March 31, 2013

RSVP – Lead With Experience

By Bill Sedlacek
Retired and Senior Volunteer Program
of Eastern Iowa and Western Illnois

Dave Layton:
A Little April Foolery Along with Serious Work

I was a little nervous before my interview with Dave Layton, the RSVP director. I had been to the RSVP office before, but had not seen Dave’s office. I pictured an intimidating corner office, richly appointed with a magnificant view of the Rock Island skyline. I briefly considered a sports jacket with my best 1970’s tie for such a setting, but I settled on a newer pair of jeans and an open collar shirt.

Walking into his office, I was not out of place. It was nearly as large as my wife’s walk-in closet, with furnishings apparently from some second hand store and a dented gray metal file cabinet which practically shouted “Finest Quality U.S. Government Surplus.” His window offered an impressive and unrestricted view of the side street, with trucks and buses regularly rumbling by. Swallowing hard to hide my intimidation with such surroundings, I began the interview by asking why he was wearing a Christmas hat in March. “Delivering donated Christmas presents to homebound seniors is my favorite volunteer activity,” he said. “Seeing the lovely snow fall made me wistful for Christmas, so I’m wearing the hat because I wish there were more holidays for which we could do the same, adding with a smile that it would be nice to do it in warmer weather.”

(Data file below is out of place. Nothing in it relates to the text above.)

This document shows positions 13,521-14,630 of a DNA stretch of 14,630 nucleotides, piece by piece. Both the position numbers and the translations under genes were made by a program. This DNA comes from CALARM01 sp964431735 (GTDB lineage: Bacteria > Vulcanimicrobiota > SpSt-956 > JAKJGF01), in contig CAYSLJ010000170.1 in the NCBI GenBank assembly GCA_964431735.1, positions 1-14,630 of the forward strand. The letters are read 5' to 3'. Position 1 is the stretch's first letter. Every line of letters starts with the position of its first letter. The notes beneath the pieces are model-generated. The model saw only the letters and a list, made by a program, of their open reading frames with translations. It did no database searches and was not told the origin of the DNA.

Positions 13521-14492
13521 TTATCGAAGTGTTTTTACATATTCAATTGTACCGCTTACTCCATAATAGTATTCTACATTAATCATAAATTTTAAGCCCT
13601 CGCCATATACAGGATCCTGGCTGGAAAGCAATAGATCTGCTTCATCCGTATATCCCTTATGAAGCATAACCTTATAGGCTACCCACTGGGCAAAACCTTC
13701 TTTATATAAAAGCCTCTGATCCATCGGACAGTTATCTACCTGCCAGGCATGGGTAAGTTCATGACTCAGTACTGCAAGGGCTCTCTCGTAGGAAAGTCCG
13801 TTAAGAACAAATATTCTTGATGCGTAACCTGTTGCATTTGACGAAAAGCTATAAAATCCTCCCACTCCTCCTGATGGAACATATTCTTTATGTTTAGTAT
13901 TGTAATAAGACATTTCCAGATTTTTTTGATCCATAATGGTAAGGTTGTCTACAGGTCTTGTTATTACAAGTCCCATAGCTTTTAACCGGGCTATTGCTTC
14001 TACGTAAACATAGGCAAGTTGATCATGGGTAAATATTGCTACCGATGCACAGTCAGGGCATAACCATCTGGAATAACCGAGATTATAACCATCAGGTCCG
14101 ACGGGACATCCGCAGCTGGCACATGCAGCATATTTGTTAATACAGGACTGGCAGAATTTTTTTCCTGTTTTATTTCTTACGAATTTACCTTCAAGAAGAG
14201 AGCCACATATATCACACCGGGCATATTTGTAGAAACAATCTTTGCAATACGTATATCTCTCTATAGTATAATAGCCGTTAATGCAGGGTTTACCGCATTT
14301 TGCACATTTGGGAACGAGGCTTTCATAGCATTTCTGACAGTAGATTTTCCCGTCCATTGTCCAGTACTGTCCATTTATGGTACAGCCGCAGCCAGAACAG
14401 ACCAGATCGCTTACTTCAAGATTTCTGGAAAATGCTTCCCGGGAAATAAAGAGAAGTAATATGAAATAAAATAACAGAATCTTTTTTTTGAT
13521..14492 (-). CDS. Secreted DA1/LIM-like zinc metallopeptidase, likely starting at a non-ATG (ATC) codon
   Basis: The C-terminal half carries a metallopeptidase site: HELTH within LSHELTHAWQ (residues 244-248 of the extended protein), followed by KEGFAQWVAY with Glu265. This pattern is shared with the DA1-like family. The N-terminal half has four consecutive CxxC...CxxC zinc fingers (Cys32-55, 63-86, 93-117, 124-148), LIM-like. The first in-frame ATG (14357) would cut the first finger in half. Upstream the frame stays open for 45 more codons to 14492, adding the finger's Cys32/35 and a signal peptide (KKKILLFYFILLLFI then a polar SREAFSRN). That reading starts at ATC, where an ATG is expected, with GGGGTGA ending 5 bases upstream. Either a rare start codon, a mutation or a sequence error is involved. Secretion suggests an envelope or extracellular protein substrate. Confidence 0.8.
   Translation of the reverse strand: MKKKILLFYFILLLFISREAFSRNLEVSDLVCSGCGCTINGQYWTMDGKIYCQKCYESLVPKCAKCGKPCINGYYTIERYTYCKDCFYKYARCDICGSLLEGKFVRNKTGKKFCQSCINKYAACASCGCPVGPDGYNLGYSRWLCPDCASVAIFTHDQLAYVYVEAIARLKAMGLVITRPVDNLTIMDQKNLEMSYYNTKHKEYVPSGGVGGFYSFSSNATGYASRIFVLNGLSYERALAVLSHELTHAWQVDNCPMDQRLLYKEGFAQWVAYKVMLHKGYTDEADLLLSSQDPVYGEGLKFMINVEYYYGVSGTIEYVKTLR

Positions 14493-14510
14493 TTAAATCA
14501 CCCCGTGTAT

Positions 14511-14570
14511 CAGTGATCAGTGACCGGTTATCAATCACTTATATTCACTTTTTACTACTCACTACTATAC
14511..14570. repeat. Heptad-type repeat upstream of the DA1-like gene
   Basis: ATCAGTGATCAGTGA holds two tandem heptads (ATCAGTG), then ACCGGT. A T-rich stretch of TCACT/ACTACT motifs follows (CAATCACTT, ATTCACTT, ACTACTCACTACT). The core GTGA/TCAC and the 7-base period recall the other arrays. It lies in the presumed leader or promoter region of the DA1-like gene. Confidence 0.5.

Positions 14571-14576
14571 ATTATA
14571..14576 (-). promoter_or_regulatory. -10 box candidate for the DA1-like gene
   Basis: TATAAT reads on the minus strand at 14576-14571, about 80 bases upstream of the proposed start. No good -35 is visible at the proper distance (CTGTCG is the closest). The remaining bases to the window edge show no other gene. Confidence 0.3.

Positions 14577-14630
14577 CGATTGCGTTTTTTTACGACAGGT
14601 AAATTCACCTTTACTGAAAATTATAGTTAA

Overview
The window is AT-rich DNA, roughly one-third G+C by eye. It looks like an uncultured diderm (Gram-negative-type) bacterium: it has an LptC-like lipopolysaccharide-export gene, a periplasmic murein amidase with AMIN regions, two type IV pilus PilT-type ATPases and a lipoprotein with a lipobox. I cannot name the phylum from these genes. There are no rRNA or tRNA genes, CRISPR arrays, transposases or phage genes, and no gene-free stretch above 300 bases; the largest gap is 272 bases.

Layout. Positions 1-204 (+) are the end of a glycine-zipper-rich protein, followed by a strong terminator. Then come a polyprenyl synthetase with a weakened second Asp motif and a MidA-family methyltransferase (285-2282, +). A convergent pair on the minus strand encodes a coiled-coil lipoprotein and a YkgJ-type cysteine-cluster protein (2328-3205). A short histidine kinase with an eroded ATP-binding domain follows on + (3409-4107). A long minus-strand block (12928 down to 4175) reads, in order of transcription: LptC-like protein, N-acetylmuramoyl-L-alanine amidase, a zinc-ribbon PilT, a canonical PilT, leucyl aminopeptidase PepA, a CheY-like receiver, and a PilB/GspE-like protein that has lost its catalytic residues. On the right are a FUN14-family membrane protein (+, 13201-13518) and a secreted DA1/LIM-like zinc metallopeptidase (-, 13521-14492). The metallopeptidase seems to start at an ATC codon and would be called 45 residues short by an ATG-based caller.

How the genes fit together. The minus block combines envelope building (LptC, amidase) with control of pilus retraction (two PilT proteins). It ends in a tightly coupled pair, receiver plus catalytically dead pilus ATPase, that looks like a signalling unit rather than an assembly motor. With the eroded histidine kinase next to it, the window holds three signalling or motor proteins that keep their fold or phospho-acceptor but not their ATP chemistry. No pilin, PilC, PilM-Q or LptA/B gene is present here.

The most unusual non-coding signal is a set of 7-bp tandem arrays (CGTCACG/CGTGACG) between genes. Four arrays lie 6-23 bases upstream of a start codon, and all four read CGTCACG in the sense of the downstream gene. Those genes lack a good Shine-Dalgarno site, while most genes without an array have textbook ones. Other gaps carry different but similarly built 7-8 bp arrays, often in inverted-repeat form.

Dave has two grown sons and lives with his wife in Clinton, Iowa. One son has followed in his father’s footsteps and works for AmeriCorps, part of the same National Service umbrella as RSVP. The other son is a construction foreman. Dave has a long history with nonprofit organizations, and besides his paid involvement, has contributed many more hours as an unpaid volunteer. He has been with RSVP since 1998 and was previously the Physical Director at the Clinton YWCA. His volunteering history includes the Boy Scouts, Special Olympics, and Bi-State literacy programs. He also hosts concerts at one Clinton nursing home, where a friend with Multiple Sclerosis has lived and will continue to live for many years. He plays piano, bass and saxophone in what he describes as three “semi-professional” bands that provide entertainment in the form of Pop Rock, Indie Rock – Blues and Blue Grass music. But, as he said, “Enough of me, I want to get the RSVP message out”

RSVP, a program of Western Illinois Area Agency on Aging, also reaches out to Knox and Warren Counties in Illinois and Scott County in Iowa. With about 1,100 active members, RSVP members reported 120,000 volunteer hours last year to over 140 non-profit area agencies. An independent Private Sector Estimate has established $19 as the value of a volunteer hour. Using this $19 per hour, the 120,000 hours infuses $2,280,000 worth of seasoned senior knowledge and wisdom into the community yearly. That’s a pretty impressive accomplishment for a RSVP staff of six people.